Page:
The last thing that most small businesses want to spend time worrying about is IT, writes Bloor analyst Rob Bamforth. One area where complexity increases rapidly is networking, and remote-access networks only add further challenges. In larger companies it might be acceptable to find the right specialist, integrate the right software and hardware together, and off you go. All-in-one appliance-type solutions can provide valuable complexity reduction, with the caveat of a reduction in variety.
At the recent wireless LAN event at Olympia, a new product announcement by US Robotics sought to address the small business remote access opportunity for complexity reduction. Whilst not exactly a strategic enterprise vendor, US Robotics' revenues have a good balance between business and consumer. As a remote access technology specialist, many will have grown up with their modem technology (my first remote connection experiences were at 300baud, but I'm sure someone will respond with a "luxury, we had to poke the bits down one at a time with a logic probe").
Amidst US Robotics' worthy press releases for upgraded performance, improved standards support, etc, etc, one in particular caught my eye. It announced the catchily-named USR808200. This is a low-cost, combined firewall and Virtual Private Network (VPN) router for securing both direct connection and remote access, aimed at small businesses. The software solution is integrated into the one appliance, which is based on an Intel IXP422 network processor, with encryption performed in hardware to keep performance up.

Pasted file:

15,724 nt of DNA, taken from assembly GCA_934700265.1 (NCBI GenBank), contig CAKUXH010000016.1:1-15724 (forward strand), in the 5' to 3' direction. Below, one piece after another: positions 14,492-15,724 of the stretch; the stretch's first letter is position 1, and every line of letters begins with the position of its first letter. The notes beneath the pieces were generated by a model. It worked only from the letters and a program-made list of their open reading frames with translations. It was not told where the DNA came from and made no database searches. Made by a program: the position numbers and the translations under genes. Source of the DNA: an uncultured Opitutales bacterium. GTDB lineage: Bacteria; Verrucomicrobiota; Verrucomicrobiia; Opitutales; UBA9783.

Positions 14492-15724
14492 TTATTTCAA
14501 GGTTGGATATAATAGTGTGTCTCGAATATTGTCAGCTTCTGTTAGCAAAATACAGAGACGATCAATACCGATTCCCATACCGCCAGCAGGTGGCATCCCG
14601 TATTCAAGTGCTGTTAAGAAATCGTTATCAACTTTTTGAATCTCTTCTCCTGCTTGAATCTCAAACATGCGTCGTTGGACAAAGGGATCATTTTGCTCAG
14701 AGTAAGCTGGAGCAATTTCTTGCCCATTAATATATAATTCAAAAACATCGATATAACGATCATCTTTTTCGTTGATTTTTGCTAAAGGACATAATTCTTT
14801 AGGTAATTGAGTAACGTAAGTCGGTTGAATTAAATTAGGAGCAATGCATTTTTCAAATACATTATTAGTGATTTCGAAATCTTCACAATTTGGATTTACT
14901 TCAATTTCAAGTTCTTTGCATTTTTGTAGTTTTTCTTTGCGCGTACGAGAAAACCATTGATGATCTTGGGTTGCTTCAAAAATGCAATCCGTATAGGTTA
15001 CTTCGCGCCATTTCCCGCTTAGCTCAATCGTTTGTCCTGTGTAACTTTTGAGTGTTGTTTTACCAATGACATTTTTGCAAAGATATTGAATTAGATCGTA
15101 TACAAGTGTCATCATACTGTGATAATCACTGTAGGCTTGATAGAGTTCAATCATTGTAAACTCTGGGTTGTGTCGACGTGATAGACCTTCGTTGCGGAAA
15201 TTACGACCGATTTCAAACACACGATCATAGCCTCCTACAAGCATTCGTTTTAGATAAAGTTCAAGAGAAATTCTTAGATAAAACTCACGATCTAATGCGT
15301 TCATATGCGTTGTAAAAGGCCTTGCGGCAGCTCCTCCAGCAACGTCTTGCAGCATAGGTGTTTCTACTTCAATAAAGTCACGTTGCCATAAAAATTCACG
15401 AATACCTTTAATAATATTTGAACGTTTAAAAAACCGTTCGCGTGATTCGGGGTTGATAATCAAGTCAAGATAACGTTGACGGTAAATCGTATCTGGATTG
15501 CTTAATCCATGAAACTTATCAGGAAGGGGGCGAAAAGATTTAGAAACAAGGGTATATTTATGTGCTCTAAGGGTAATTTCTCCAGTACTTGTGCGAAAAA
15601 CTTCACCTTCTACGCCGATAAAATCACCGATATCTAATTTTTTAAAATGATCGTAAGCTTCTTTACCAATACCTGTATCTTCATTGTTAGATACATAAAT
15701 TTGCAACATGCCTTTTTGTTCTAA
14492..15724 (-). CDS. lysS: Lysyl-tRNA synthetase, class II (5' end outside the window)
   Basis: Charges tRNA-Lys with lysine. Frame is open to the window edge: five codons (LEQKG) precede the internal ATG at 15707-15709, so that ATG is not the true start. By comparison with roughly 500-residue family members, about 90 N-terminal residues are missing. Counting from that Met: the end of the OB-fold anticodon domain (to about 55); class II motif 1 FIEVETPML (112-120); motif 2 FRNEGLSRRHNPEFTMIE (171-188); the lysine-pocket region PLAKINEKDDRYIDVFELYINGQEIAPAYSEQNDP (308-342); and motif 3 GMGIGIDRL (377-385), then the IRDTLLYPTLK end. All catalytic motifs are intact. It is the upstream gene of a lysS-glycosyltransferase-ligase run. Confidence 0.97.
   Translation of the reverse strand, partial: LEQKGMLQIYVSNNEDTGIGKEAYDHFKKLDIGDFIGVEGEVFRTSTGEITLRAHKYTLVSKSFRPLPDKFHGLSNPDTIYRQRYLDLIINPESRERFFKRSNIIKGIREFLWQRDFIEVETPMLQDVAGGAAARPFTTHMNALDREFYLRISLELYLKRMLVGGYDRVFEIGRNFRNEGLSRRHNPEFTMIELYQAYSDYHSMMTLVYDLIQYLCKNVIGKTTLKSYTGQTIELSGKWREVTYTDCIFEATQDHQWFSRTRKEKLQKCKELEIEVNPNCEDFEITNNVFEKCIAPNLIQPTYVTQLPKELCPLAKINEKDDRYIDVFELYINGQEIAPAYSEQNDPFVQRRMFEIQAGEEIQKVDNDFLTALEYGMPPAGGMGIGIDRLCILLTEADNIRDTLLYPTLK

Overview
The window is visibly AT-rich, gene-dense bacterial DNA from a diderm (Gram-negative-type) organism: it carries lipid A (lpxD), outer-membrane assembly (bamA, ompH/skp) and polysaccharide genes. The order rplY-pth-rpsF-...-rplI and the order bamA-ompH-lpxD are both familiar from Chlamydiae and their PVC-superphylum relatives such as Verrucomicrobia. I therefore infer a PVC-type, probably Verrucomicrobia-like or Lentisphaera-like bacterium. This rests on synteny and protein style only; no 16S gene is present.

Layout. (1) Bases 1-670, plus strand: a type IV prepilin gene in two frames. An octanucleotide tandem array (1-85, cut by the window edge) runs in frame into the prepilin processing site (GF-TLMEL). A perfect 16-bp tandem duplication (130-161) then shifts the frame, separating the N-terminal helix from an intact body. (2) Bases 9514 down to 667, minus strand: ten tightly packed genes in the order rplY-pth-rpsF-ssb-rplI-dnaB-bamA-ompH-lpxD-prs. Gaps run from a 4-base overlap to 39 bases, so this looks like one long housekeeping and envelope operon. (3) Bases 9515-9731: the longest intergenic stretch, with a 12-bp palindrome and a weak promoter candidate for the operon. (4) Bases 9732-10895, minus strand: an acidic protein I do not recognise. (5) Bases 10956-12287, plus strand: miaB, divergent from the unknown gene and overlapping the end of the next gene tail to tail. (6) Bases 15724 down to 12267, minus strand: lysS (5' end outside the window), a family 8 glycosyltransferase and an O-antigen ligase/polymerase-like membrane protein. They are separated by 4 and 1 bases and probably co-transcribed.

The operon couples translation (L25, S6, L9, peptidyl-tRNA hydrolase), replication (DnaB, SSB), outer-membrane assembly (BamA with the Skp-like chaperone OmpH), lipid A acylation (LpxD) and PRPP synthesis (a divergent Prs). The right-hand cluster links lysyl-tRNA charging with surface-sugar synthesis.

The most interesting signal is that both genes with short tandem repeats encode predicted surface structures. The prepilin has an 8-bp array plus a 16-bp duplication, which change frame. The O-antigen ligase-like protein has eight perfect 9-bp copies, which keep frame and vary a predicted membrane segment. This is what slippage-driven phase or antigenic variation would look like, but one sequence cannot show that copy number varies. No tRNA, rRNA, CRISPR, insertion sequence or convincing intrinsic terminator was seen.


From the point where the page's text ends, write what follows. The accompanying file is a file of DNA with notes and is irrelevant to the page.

A VPN client is provided as part of the package with no requirement for additional licenses, and it will support up to 253 IPsec connections. Set-up is by wizard, with ongoing management based on a simple web-based interface. The unit has stack-compatibility with other US Robotics networking products, so it's physical deployment should be simple too.
The all-in-one approach does limit some choices, and might not appeal to those with support in place for dealing with the complexities of IT networks, but for the small business, an appliance approach can work well. The USR808200 has an unusual extra feature too. It wouldn't be the first router to provide a print server, but with an IEEE-1394 Firewire and two USB ports, this unit can also support external devices like disks. Networked attached storage might seem like a grand feature for a £300 device, but it does mean it can provide a very low cost network file server capability.
Once you factor in the secured remote access, and firewall protection this looks like a very interesting unit for small office businesses. It demonstrates that mobile working with remote access to central IT doesn't have to be the preserve of larger enterprises with specialised staff. As the number of small companies grows, and constant access to the IT becomes an increasing feature of any business, the need for simple and secure remote connectivity will broaden interest in this type of product.
Now if only USR could give it a less dull numeric, corporate-sounding name. How about "The SME Butler" - serves your needs while protecting you from unwelcome visitors?